GOP Suspicions on Fauxcare Talk May be Valid

Of course. Democrats insist that the starting point for discussion is an excessive and poorly-crafted bill the GOP were all but barred from amending, a bill that the majority of the country opposes.

The Hill:

House Minority Leader John Boehner (R-Ohio) slammed President Obama’s proposed bipartisan healthcare summit today, arguing it will be more akin to political theater than true bipartisanship.

Republicans have been skeptical of the summit since Obama proposed it earlier this month. But Boehner’s comments today mark a dramatic shift in tone from skeptical to contemptuous.

Boehner’s condemnation comes as the White House announced it would post comprehensive healthcare reform legislation online before the meeting. The Ohio Republican said it is now clear that Democrats intend to move ahead on their own course regardless of negotiations.

Oh?

Near the bottom the letter lawmakers received from White House Chief of Staff Rahm Emanuel and Health and Human Services Secretary Kathleen Sebelius is this nugget:

Since this meeting will be most productive if information is widely available before the meeting, we will post online the text of a proposed health insurance reform package. This legislation would put a stop to insurance company abuses, extend coverage to millions of Americans, get control of skyrocketing premiums and out-of-pocket costs, and reduce the deficit.It is the President’s hope that the Republican congressional leadership will also put forward their own comprehensive bill to achieve those goals and make it available online as well. [Emphasis added]

And then there’s the headline “Obama Making Plans to Use Executive Power.”

With much of his legislative agenda stalled in Congress, President Obama and his team are preparing an array of actions using his executive power to advance energy, environmental, fiscal and other domestic policy priorities.

Mr. Obama has not given up hope of progress on Capitol Hill, aides said, and has scheduled a session with Republican leaders on health care later this month. But in the aftermath of a special election in Massachusetts that cost Democrats unilateral control of the Senate, the White House is getting ready to act on its own in the face of partisan gridlock heading into the midterm campaign.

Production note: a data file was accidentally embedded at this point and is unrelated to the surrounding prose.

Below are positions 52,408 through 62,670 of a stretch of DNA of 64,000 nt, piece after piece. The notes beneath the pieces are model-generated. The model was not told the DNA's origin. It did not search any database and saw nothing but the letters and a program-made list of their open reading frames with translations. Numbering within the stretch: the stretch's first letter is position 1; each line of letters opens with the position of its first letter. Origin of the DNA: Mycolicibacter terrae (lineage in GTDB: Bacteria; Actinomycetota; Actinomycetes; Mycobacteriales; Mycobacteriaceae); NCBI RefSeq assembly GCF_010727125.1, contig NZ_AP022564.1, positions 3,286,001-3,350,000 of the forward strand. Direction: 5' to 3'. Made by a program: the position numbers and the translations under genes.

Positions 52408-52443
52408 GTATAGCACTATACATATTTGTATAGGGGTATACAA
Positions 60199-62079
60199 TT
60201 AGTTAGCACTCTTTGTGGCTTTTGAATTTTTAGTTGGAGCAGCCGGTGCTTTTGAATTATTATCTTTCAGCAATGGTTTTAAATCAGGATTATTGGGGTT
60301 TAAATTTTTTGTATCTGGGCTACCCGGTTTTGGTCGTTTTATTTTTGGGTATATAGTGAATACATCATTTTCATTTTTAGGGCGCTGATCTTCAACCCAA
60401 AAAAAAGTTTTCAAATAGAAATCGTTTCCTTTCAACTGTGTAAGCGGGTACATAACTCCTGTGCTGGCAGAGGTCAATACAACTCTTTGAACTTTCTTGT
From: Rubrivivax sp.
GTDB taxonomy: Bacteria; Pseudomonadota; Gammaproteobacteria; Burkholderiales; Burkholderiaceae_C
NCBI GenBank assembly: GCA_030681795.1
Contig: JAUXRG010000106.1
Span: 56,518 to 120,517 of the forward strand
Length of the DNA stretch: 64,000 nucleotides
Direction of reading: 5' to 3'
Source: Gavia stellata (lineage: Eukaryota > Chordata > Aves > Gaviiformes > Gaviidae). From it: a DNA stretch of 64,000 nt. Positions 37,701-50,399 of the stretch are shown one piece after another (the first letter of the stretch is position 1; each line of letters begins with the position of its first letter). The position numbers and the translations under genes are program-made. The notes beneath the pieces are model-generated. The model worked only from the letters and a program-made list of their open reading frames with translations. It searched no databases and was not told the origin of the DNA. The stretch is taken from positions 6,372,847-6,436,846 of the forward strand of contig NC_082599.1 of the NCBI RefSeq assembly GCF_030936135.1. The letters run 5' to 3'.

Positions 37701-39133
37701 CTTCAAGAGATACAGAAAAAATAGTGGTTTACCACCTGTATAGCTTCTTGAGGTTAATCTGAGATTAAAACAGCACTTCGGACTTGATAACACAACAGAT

“We are reviewing a list of presidential executive orders and directives to get the job done across a front of issues,” said Rahm Emanuel, the White House chief of staff.

They’re trying to set up the GOP as the foil and aren’t doing such an awesome job at being subtle about it. By presenting Republicans with the same regurgitated legislation that has been rotting in congress since late summer, the White House hopes to appear reconciliatory and inclusive. If the GOP refuses to accept the faux olive branch then the Democrats are prepared to frame them as obstructionists – even though if anyone is to be labeled as “obstructionists” its the American people who have made it patently clear that they do not want any form of socialized medicine. Of course, that’s not being “obstructionist,” that’s how a republic works; sadly when it works the way it ought some lawmakers are quick to disrespect it.

It’s easier for Democrats to make the GOP the enemy because by acknowledging voters as the blockade Democrats would position themselves as the enemy of the people, something they cannot afford to do going into an exceptionally volatile election year.

The GOP aren’t the “party of no.” They’ve begged for such a meeting since May of last year. They’ve watched alternatives like the Patients Choice Act brushed aside by a single-minded congress. The American people don’t want this legislation either – are they the “people of no?”

*Update – I nearly forgot about the bi-partisan stimulus jobs bill that the Democrats scrapped.

Also, the White House did not invite House or Senate budget committee leaders to the summit.